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Single Transferable Vote

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Single Transferable Vote or STV is a preferential and fairly proportional electoral system. It is mainly used in Ireland, primarily the Republic, but also for European elections in Northern Ireland.

STV is a constituency system but a multi member one (STV in single member constituencies is called AV and is a completely different system, because the Politicians it elects are not proportional to the votes the party receives, and they are usually Australian. The fewer constituencies you divide your population into the more proportional STV will usually be, but the ballot papers can get rather long and very difficult to count.

Unlike list systems of proportional representation which encourage small but tightly centralised parties, STV tends to encourage large but decentralised parties. This is because politicians with a strong personal vote are a big asset to any party in STV, and larger parties will tend to put up multiple candidates in each constituency where they hope to win more than one seat. Those candidates are campaigning both with and against each other. Also multi member systems tend to underrepresent small and evenly spread parties.

VotingEdit

For voters it is a very simple system, you get one ballot paper with a long list of candidates on it and you put them in order 1 to whatever, marking as many choices as you care to. You can choose to put all the candidates of your favourite party before any other party, or you can mix and match, putting the candidates in any sequence you wish. That does mean that sometimes an election will produce the same party balance but a whole bunch of seats will change hands within parties on an issue that matters to the voters but cuts across party lines.

Tactical votingEdit

STV lends itself to deal making between and within parties. Imagine an election where the Greens and Lib Dems were each asking their supporters to give their second preference to the other party, and UKIP were being asked by their voters whether they were endorsing the Tories or the BNP for second preferences. Such deals whether tacit or otherwise do work, but its up to the voters. In Northern Ireland preferences largely move either amongst the Unionist parties or the nationalist ones, whether there is a deal or not.

CountingEdit

Counting STV elections is fiendishly complicated and best done by use of sophisticated computer programs. In principle it is as easy as:

  1. count how many people have voted in total, that's your number of votes cast (you may at this point remove any spoilt or blank ballots as otherwise they will be a complete pain later)
  2. calculate the quota. That's the number of votes cast divided by one over the number of people you are going to elect plus one; plus one. So if 200,000 people voted and you are going to elect three people, then the quota is 200,000 divided by four, plus one which gives you a quota of 50,001. This may sound illogical but once three people have had 50,001 votes out of 200,000 there are less than 50,001 left.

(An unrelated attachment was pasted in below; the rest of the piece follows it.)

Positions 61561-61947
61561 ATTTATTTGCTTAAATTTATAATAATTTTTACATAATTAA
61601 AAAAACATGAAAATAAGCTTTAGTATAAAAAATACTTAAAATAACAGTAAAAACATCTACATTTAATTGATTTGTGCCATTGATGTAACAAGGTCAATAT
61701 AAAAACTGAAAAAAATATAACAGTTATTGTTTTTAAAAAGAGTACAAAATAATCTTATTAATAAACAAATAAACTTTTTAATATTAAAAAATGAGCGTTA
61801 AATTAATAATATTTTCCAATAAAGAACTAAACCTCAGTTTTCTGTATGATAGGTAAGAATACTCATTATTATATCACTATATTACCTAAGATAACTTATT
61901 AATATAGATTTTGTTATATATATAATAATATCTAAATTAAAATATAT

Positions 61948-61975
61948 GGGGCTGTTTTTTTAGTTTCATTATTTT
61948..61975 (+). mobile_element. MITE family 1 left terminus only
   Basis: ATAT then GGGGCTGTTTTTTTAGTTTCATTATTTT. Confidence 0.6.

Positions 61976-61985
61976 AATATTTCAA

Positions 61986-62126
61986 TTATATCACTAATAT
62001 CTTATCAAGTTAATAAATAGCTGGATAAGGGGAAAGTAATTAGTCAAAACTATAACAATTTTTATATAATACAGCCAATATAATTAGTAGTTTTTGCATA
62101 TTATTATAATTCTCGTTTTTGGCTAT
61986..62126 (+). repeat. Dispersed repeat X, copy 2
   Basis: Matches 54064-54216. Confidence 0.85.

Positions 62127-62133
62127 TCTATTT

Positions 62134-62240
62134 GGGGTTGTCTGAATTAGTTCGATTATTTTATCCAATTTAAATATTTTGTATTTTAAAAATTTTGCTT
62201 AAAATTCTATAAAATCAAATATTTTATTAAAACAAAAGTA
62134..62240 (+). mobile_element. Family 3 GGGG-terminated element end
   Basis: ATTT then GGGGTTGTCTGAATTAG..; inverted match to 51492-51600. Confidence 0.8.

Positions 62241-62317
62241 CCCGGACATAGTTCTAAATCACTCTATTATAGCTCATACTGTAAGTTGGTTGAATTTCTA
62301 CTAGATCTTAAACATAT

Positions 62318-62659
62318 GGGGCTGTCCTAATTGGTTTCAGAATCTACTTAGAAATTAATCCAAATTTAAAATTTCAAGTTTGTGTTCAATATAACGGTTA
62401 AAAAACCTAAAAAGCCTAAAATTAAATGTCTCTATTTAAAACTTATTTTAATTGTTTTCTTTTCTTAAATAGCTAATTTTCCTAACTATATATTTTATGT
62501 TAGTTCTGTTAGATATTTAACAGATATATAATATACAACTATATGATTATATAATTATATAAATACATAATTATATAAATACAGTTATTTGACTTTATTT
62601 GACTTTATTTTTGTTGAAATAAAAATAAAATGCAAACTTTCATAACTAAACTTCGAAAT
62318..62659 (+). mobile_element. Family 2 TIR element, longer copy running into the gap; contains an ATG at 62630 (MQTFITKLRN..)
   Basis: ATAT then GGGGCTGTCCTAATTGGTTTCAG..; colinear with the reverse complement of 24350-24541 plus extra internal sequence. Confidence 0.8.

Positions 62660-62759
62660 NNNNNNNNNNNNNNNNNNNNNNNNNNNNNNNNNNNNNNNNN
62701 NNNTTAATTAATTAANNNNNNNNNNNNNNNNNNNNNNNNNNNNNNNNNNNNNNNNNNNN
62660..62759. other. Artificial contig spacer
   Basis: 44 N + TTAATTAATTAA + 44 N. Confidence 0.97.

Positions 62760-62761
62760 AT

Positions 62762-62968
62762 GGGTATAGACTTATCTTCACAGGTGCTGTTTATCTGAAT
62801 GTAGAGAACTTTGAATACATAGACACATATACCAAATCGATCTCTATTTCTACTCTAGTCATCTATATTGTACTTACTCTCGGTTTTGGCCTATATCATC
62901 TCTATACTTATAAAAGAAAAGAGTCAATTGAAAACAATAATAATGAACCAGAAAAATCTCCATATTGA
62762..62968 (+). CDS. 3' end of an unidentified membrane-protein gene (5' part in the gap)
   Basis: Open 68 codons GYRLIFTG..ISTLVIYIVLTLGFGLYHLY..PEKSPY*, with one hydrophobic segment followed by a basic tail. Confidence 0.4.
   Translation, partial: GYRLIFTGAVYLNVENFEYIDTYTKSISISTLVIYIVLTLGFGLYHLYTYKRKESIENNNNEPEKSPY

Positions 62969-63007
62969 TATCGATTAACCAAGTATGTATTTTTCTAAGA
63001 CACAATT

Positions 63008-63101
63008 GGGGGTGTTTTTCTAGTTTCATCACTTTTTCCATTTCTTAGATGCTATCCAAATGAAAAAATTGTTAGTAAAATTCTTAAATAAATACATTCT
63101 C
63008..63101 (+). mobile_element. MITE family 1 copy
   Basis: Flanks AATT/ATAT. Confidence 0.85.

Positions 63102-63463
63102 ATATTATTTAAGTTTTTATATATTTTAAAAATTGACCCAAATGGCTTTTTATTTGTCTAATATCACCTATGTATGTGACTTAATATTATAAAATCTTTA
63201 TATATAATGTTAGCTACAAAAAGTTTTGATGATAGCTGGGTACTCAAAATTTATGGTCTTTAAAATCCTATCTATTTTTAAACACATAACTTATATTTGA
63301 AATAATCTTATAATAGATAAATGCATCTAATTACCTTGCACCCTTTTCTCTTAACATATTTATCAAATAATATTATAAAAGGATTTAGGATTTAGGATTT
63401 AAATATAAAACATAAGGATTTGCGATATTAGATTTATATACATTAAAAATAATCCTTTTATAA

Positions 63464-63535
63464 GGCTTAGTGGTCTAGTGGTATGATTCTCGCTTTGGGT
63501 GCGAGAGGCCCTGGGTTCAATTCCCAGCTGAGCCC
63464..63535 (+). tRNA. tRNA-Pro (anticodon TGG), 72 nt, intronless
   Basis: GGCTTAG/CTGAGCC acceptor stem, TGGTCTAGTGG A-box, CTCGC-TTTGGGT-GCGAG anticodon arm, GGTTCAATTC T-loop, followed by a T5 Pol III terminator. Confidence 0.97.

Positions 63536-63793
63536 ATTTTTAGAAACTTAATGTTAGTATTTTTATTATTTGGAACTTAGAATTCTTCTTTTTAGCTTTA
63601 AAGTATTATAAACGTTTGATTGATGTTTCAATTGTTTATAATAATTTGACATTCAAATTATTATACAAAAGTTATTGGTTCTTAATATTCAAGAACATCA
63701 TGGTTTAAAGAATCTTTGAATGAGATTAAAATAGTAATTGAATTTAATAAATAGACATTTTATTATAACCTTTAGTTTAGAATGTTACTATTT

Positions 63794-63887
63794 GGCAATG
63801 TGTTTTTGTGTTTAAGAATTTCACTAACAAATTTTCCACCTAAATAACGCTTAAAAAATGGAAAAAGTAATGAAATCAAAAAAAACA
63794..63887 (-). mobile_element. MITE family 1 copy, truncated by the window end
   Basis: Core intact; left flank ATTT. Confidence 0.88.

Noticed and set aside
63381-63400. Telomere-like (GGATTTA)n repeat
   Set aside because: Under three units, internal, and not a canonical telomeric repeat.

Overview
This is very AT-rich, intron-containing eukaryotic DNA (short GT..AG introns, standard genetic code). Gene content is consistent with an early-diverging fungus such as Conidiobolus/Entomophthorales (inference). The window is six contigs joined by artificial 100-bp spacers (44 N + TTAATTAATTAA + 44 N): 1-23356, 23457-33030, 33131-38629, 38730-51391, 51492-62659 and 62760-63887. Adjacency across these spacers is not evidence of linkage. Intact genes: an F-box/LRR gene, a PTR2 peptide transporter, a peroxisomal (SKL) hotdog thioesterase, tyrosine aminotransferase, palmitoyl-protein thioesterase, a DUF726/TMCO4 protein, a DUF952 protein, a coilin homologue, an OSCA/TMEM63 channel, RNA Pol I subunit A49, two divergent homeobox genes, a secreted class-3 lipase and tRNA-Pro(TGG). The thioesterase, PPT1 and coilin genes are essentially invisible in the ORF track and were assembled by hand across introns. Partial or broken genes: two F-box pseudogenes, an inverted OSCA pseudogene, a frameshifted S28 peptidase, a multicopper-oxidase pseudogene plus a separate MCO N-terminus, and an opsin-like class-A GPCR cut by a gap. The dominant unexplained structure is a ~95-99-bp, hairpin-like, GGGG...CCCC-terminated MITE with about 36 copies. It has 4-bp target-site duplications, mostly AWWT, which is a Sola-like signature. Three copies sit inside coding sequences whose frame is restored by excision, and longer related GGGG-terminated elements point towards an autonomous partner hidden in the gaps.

3. Sort the ballot papers into piles according to people's first choice vote, and count each pile.
  4. Any candidate who has received more votes than the quota has now been elected.
  5. Subtract the quota from the number of votes each winning candidate received, the difference is that candidates surplus. If you are incredibly lucky this will be nice and simple, the candidate who came first got 100,002 first preference votes, only needed 50,001 to be elected and therefore had a surplus of 50,001 so each of their 100,002 votes is now worth half a vote to whoever was that voters next choice. More realistically you can expect to have 55,000 votes each worth less than 0.1 of a vote and 51,000 votes each worth less than 0.02 of a vote.
  6. If you haven't yet elected as many candidates as you intended to, you can now start eliminating the least popular candidates and distributing surplus votes, starting with the smallest vote or surplus, and stopping each time a candidate reaches the quota.
  7. Each time you eliminate a candidate you need to sort their ballot papers into piles for the candidate that is their next preference, ignoring candidates who have been eliminated or elected. Then recalculate the number of vote for each of the remaining candidates, see if anyone else has been elected and then eliminate whoever is now last.
  8. When you are transferring the surplus votes of an elected candidate you (or hopefully your computer) needs to remember that this is only a fraction of a vote, and if you are really unlucky a fraction of a fraction of a vote.

In practice and with five or more seats in a constituency it can get significantly more complex than that. In a first past the post election you can win by as little as one vote or even get a tie and have to draw lots. With STV people have been elected with majorities of 0.02 of a vote.

Even in a very simple example such as the European elections in Northern Ireland, ark.ac.uk where two candidates are elected over the quota, several candidates eliminated and their votes transferred according to the voters preferences between the competitors for the third seat. you still have to look at the surpluses from the elected candidates to decide the final seat.

AdvantagesEdit

STV is a proportional system that also has constituencies to link politicians with particular parts of the state or country, it is simple for voters, gives voters a choice between different factions within parties and benefits politicians and parties that are peoples second or third choice as opposed to parties such as fascists that are loathed by everyone except their supporters.

DisadvantagesEdit

Um how do you count these elections? and what do you do if an elected politician dies?

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